The waste-collecting cyclists who caught the UN’s eye

Members of La Tricyclerie association collect organic wastes from restaurants and companies to supply a compost in Nantes, western France on September 11, 2017. (File photo by AFP)
Updated 25 September 2017
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The waste-collecting cyclists who caught the UN’s eye

NANTES, France: Putting an end to the unnecessary burning of biodegradable waste, one restaurant at a time, has become the forceful mission of a team of French cyclists.
Their creative initiative, which relies largely on volunteers, has even impressed the United Nations.
La Tricyclerie, a neat play on the French words for sorting out rubbish, recycling and biking, turns vegetable, coffee, and other organic waste into compost.
Coordinator Valentine Vilboux, 29, travels on her electric bicycle to restaurants in the western city of Nantes, collecting peelings otherwise destined for the bin.
“It’s simple; we take everything, even the eggshells and citrus fruits. Everything apart from bread, meat and fish,” she says.
“It’s a lot! It proves the food is fresh and homemade,” she says, of one cafe after weighing out 20 kilos (44 pounds) of vegetable peelings.
Launched at the end of 2015 with just eight restaurants on board, the anti-waste tour has grown to include 23 restaurants and nine businesses, catching the attention of the United Nations.
La Tricyclerie and its founder Coline Billon, 26, are one of 12 world finalists, whittled down from 2,400 candidates, for the UN’s “Young Champions of the Earth” competition. The prize, to be awarded in November, is $15,000 (12,500 euros).
“It’s very rewarding, even if you don’t feel like you’ve invented something incredible,” said Vilboux.
While paper and glass recycling is becoming automatic to many, biodegradable waste generally ends up in landfill or incinerators in France.
This “black gold” could serve as fertilizer for farmers once it’s been composted, and currently represents a third of French household rubbish.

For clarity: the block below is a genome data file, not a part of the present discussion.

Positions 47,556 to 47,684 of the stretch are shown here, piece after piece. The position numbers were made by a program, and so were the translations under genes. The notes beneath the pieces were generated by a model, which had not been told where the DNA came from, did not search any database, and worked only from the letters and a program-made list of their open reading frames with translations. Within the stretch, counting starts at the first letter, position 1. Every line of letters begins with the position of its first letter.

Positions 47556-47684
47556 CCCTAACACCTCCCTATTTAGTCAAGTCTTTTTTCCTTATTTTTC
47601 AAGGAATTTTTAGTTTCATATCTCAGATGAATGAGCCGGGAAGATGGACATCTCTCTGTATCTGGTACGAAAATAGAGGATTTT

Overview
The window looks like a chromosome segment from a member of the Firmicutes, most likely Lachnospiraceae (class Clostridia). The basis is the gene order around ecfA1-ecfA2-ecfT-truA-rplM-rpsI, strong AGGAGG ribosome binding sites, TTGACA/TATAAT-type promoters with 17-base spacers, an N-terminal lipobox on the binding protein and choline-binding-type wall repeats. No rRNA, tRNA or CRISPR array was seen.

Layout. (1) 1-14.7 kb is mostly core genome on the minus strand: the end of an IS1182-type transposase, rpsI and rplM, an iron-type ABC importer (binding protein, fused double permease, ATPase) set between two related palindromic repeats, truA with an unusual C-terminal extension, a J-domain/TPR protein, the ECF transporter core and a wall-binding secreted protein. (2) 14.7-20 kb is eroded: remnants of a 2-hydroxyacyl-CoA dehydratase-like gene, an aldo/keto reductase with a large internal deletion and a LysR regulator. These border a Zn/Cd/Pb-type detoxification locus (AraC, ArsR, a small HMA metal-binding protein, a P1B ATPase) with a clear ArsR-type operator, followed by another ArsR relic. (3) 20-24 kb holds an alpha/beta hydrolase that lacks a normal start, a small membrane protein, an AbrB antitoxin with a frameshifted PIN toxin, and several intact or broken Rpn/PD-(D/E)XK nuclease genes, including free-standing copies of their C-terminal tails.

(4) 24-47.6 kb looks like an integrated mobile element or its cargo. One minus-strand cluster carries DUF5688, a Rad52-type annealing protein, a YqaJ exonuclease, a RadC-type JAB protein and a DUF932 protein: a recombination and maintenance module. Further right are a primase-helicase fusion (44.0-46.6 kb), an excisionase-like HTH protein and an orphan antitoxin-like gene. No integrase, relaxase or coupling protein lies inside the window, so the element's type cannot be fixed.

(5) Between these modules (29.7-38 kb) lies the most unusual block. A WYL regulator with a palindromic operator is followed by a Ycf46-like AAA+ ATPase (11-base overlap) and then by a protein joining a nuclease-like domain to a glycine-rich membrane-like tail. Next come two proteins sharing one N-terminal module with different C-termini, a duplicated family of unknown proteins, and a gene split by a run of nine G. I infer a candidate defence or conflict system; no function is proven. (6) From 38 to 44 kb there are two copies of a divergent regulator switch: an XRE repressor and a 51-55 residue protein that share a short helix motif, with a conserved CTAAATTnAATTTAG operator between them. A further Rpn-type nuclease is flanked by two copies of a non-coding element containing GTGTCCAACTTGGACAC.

Salad bar manager Colette Marghieri wanted to join the scheme, even though there is no legal obligation to separate biodegradable rubbish.
“At the start, I had some doubts about the sorting but it’s easy and it doesn’t disrupt the service at all,” she said.
Fellow restaurant manager Guenole Clequin said: “It’s simple and very effective. We can see how much used to be thrown away.”
La Tricyclerie, which has two paid staff and about 10 volunteer collectors on bikes, receives a financial contribution of 40 euros per month and an annual membership fee of 50 euros from each business.
“A real community with the restaurants has built up around the reduction of rubbish and the creation of compost — we are real environmental actors,” said one of the volunteers, Pierre Briand, stirring smoking compost.
Cyclists call at each restaurant twice a week to pick up the waste.
The compost is redistributed free of charge to community gardens or to students of the Nantes horticultural school.
La Tricyclerie, which collects around 1.5 tons of waste a month, has set itself an objective of reducing the volume of restaurant food waste in the city by 40 percent.
And the impact could spread out of town.
The initiative has already been contacted by interested individuals in the southern French city of Perpignan, the Belgian capital Brussels, and the Indian Ocean island of La Reunion.